Balloon Wars: 'Trump Baby' Inspires New Balloon Protest Against London Mayor

Protesters in London are preparing to launch an inflatable balloon of mayor Sadiq Khan dressed in a bright-yellow bikini—a move inspired by the "Trump Baby" balloon which was flown over the capital during the U.S. president's state visit in July.

The 29-foot balloon will take to the skies above Parliament Square on Saturday between 9.30 and 11.30 a.m. local time, the same location that the 20-foot Trump Baby balloon was flown. Organizers of the "Baby Khan" balloon have already raised approximately $75,558 online to fund the blimp.

The move comes a month after Khan authorized the 20-foot "Trump Baby" balloon to be flown over the capital to protest the U.S. president's four-day state visit.

Official event for the @SadiqKhan giant balloon. Let's get as many here as possible!!

— Yanny Bruere (@YannyBruere) August 21, 2018

28-year-old Yanny Bruere, who was behind the blimp, told Daily Mail that he was angry at Khan for choosing to focus on political point scoring rather than dealing with London's high crime rates.

"I was just so irritated that Mr Khan took it upon himself to speak on behalf of the UK over the President's visit," he said. "Whatever anyone thinks of Mr Trump, he is still leader of the free world and should be accorded the respect of that position, especially at such a critical time for the UK as we face separation from the EU. It feels like the Mayor of London prioritises personal enmity over the good of the country."

Bruere's support for Trump appears to extend to a merchandise line that he is promoting on his Twitter account. The collection of T-shirts—sold on Ebay—features images of "Baby Khan" and is listed under "Make London Safe Again," seemingly an homage to the U.S. president's controversial slogan "Make America Great Again."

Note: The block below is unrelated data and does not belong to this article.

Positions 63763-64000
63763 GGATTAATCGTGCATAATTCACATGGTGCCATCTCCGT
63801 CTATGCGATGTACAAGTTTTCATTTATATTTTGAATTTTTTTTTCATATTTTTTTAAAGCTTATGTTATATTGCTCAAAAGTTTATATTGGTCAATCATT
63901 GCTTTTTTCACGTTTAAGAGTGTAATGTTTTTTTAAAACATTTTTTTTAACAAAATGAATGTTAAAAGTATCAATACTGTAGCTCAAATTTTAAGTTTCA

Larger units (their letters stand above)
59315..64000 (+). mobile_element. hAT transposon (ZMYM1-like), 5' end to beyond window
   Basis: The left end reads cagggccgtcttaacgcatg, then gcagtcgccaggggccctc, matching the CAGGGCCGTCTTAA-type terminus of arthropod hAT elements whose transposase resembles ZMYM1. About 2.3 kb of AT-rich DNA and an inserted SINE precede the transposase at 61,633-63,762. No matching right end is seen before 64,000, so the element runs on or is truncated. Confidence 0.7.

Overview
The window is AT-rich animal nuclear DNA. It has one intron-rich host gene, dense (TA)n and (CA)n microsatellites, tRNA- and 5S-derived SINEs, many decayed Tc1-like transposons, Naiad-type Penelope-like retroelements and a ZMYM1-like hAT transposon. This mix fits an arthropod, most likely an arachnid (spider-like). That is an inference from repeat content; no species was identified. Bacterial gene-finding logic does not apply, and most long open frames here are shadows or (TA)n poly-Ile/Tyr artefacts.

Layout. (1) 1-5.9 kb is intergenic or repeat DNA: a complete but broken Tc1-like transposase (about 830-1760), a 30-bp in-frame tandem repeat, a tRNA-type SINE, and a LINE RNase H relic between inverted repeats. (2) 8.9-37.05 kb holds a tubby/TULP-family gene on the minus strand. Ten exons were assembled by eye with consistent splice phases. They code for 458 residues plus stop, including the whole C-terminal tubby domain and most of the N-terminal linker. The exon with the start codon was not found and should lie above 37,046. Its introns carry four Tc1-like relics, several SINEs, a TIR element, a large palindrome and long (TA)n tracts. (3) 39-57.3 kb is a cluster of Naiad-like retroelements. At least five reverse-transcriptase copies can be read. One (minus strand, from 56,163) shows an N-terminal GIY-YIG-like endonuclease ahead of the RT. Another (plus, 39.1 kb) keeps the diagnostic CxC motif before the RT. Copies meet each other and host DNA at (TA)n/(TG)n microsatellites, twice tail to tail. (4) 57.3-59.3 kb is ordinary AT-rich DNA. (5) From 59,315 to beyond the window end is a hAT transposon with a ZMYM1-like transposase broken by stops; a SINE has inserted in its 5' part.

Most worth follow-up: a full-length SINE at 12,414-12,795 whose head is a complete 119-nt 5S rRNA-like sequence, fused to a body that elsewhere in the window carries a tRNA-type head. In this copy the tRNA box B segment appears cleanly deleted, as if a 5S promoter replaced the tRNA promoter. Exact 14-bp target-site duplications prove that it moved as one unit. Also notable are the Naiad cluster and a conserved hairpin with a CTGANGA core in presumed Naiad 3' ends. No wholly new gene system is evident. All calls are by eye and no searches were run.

London protesters are gearing up to fly a balloon showing major Sadiq Khan dressed in a bright-yellow bikini. Michella Dos Santos & Illustrator Denis Luncan

The inspiration for the bikini-clad balloon came from Khan's decision to ban body-shaming advertisements from the London Underground. The removal of the images was one of the first decisions the mayor made when he took office in May 2016. Bruere disagreed with the move and argued that it impeded citizens' freedom of speech.

"It's ridiculous that he talked about the importance of freedom of speech when he gave permission for London to insult the President of the United States while imposing censorship himself upon the lives of ordinary Londoners," said Bruere. "He would never have given permission for that balloon if it ridiculed Barack Obama.

"It feels like freedom of speech only applies if you have views deemed acceptable by our governing bodies," Bruere continued. "That's what I wanted to put to the test, as well as providing a voice for those in despair at the crime statistics in the capital since Khan took charge. But he couldn't really turn this down when he'd made such a big deal of Trump."